As I see it, the October 12 conference session is a good way to expand public awareness and engagement in the master planning process. After all, one of the coalition’s eight guiding principles for the planned redevelopment of Union Station is: "The public must participate in Union Station’s master planning. Union Station is a beloved historic place owned and used by the public, and its redevelopment is a momentous public works project. Complete and timely information about any project should be readily available to all, and the public should have a meaningful role in the planning process."
Written by Rob Nieweg, Project Manager
Union Station is making headlines.
On August 17, David Alpert of Greater Greater Washington published an opinion piece in The Washington Post entitled, "Remaking Union Station: Do we have what it takes?" Alpert’s piece describes the “breathtaking” historic rail station and its “grossly overcrowded waiting areas,” while he embraces Amtrak’s July 2012 vision as a “bold and much-needed master plan that would turn the crowded gateway to our capital into a fitting and modern terminal with enough track and platform capacity for the next 100 years.” Alpert concludes: “It’s a vision for what would be a 15- to 20-year project, and it’s not cheap. But we need to dream big, and long term, the way the generations who built today’s Washington did.”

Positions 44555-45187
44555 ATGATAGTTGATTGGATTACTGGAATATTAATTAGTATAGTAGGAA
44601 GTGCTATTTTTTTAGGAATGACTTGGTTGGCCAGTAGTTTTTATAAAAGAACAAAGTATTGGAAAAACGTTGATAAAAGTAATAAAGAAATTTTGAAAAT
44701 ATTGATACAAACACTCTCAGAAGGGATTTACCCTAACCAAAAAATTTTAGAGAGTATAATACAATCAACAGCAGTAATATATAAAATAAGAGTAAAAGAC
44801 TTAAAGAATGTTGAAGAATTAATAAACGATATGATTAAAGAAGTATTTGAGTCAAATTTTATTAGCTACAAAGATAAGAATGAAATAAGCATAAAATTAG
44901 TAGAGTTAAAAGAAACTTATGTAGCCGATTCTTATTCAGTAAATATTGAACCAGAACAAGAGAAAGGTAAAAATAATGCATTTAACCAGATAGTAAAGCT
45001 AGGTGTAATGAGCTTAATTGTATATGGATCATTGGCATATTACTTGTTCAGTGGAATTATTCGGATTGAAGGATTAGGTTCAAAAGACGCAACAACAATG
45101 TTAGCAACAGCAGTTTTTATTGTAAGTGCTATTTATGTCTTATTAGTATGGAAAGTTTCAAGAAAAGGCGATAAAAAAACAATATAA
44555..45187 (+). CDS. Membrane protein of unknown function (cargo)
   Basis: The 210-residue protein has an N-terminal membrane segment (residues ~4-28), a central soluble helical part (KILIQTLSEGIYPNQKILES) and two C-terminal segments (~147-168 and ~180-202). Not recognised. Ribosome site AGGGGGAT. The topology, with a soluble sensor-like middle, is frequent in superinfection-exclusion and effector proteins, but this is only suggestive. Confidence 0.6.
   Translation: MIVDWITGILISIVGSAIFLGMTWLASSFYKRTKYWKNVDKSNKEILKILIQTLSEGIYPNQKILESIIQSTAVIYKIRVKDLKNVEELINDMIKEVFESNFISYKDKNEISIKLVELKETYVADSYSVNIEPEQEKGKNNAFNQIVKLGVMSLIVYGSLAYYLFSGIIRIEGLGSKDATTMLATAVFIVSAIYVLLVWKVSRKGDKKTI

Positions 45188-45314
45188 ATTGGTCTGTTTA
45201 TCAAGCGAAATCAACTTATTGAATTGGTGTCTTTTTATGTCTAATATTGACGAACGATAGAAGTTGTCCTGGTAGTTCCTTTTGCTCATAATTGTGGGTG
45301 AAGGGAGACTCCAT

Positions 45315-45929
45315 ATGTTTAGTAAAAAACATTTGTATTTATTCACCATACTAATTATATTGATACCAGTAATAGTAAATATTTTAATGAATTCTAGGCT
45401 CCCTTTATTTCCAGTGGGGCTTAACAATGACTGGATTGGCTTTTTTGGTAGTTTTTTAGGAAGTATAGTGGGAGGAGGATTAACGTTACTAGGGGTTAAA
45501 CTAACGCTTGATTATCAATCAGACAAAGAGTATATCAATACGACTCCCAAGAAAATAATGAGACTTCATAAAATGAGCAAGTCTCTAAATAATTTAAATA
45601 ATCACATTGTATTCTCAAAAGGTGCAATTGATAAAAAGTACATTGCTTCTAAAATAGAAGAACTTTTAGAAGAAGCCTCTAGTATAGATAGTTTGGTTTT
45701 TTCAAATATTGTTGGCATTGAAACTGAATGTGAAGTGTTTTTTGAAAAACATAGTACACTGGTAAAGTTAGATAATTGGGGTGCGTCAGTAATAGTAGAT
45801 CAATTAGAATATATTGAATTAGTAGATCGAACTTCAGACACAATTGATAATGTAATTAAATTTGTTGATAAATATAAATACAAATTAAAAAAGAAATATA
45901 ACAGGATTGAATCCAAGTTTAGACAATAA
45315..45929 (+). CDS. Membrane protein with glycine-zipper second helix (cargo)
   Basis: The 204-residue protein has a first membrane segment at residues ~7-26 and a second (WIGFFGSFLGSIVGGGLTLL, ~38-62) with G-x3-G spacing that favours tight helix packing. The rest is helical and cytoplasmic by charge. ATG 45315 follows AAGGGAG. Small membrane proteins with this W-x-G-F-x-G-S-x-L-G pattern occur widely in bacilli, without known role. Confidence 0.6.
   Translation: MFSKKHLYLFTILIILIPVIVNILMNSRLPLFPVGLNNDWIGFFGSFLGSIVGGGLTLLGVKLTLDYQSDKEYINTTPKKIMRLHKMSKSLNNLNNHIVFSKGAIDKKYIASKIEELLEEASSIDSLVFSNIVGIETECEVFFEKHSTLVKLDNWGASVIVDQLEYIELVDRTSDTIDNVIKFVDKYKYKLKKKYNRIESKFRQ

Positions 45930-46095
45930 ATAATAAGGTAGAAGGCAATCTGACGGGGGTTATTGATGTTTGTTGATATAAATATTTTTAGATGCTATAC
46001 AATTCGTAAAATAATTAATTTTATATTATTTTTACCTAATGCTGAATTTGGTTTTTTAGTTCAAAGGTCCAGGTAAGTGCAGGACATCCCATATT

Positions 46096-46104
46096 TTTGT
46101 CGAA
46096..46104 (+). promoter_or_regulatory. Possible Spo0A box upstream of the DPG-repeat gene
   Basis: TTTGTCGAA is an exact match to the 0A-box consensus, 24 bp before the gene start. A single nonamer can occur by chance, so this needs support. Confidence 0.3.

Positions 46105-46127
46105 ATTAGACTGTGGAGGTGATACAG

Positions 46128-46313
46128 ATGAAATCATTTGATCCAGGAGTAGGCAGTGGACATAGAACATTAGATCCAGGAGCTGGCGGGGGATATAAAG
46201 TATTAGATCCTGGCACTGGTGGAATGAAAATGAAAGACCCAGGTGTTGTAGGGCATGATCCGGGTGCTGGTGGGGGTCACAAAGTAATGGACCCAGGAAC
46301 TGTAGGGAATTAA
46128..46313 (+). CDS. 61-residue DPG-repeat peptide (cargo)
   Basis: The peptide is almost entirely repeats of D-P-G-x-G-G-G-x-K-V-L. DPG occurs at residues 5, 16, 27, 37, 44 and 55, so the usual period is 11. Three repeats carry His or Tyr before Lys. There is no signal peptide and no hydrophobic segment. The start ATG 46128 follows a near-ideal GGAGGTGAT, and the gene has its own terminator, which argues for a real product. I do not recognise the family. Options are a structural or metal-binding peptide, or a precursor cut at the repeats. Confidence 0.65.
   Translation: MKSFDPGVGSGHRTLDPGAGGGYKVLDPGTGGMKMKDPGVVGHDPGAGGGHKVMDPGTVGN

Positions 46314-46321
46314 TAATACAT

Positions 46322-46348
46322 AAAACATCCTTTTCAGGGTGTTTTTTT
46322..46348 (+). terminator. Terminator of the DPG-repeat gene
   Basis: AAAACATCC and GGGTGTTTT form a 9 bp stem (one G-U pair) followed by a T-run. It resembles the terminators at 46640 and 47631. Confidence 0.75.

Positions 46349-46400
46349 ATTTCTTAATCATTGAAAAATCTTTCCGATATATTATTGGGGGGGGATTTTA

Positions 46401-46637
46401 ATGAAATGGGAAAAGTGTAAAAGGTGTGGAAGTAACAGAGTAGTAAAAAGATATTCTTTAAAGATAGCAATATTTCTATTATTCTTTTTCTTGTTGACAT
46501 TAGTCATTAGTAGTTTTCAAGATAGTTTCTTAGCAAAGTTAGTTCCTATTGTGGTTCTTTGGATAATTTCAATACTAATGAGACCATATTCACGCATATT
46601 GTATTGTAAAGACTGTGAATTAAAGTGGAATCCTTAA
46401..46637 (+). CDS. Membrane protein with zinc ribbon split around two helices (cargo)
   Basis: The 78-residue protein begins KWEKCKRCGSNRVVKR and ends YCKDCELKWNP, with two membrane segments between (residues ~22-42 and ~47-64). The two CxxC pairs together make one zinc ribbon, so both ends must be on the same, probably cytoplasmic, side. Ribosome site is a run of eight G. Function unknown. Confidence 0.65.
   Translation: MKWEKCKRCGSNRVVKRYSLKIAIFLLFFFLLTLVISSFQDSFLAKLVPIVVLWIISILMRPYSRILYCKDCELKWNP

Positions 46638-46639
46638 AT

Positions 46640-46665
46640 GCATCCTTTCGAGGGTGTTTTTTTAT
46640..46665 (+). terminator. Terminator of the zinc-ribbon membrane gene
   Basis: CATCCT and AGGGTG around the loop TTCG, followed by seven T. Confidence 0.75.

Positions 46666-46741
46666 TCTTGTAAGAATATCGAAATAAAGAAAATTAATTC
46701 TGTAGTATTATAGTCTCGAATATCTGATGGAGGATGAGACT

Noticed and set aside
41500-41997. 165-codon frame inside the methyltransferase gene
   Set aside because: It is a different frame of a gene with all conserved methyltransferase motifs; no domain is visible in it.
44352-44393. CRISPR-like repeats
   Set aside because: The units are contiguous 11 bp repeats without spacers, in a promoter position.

A few weeks ago, on July 26, Dan Malouff of BeyondDC wrote that Amtrak’s master plan “looks pretty nice, and includes some beautiful features. Despite that, I can’t help but feel a little bit nervous about the whole thing.” Malouff’s post, entitled “Remake Union Station? Yes, but be careful,” goes on to explain: “The key concern with any potential redesign must be the continued health and vitality of the historic building. Expansion is fine, but the old building must not be replaced, even in function. Supplement, but don’t take over. The key demand for any expansion of Union Station must be that the original building continues to function as an integral part of the depot.”
Preservationists, I think, share Alpert’s enthusiasm and Malouff’s key concerns. Hence, our cautious optimism.
Timothy Boggs on September 27, 2012
My mother was a young secretarial school student when Pearl Harbor was bombed in 1941. Upon graduation, she took a train from Wisconsin to Union Station in Washington, D.C., holding the typewriter the school had given her. She never forgot the experience of arriving in wartime Washington, D.C., at Union Station--the city's majestic temple of transportation. She often spoke about how she felt walking through the marble halls to begin a new life in the nation's capital as a so-called "government girl." Yes, development will enlarge the station, but it's historic beauty and prominence must not be compromised.
Bill Wright, Committee of 100 for the Federal City on July 06, 2012
What I love most about Union Station is how much it tells you about life in the capital since its opening a century ago. That story only starts with transportation: the building also captures topics like architecture, city planning, economic development, women’s roles, and race relations. From events as big as World War II to those as small as a newcomer’s arrival in Washington, it shows why buildings matter in everyone’s life.